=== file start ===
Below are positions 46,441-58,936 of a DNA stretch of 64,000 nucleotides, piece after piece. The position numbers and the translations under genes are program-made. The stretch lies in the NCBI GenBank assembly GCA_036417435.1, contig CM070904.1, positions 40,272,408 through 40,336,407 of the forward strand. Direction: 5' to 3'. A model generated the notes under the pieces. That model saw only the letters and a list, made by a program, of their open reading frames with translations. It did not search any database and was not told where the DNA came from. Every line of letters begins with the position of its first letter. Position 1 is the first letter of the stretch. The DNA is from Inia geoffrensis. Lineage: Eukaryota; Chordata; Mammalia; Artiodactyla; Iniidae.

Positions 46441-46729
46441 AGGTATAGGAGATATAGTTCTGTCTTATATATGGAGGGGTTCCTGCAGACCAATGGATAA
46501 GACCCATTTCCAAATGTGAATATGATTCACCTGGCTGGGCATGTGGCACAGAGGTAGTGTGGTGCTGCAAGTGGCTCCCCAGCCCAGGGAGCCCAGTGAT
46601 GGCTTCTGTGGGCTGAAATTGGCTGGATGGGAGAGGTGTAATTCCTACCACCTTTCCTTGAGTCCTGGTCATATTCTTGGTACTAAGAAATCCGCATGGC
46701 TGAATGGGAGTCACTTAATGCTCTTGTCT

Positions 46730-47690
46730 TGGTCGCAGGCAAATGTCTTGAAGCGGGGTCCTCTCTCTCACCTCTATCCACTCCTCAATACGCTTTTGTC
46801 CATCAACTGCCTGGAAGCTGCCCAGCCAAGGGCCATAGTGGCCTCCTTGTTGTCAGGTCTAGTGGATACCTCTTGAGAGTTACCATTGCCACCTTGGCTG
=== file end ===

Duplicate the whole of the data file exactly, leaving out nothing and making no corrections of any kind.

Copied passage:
Below are positions 46,441-58,936 of a DNA stretch of 64,000 nucleotides, piece after piece. The position numbers and the translations under genes are program-made. The stretch lies in the NCBI GenBank assembly GCA_036417435.1, contig CM070904.1, positions 40,272,408 through 40,336,407 of the forward strand. Direction: 5' to 3'. A model generated the notes under the pieces. That model saw only the letters and a list, made by a program, of their open reading frames with translations. It did not search any database and was not told where the DNA came from. Every line of letters begins with the position of its first letter. Position 1 is the first letter of the stretch. The DNA is from Inia geoffrensis. Lineage: Eukaryota; Chordata; Mammalia; Artiodactyla; Iniidae.

Positions 46441-46729
46441 AGGTATAGGAGATATAGTTCTGTCTTATATATGGAGGGGTTCCTGCAGACCAATGGATAA
46501 GACCCATTTCCAAATGTGAATATGATTCACCTGGCTGGGCATGTGGCACAGAGGTAGTGTGGTGCTGCAAGTGGCTCCCCAGCCCAGGGAGCCCAGTGAT
46601 GGCTTCTGTGGGCTGAAATTGGCTGGATGGGAGAGGTGTAATTCCTACCACCTTTCCTTGAGTCCTGGTCATATTCTTGGTACTAAGAAATCCGCATGGC
46701 TGAATGGGAGTCACTTAATGCTCTTGTCT

Positions 46730-47690
46730 TGGTCGCAGGCAAATGTCTTGAAGCGGGGTCCTCTCTCTCACCTCTATCCACTCCTCAATACGCTTTTGTC
46801 CATCAACTGCCTGGAAGCTGCCCAGCCAAGGGCCATAGTGGCCTCCTTGTTGTCAGGTCTAGTGGATACCTCTTGAGAGTTACCATTGCCACCTTGGCTG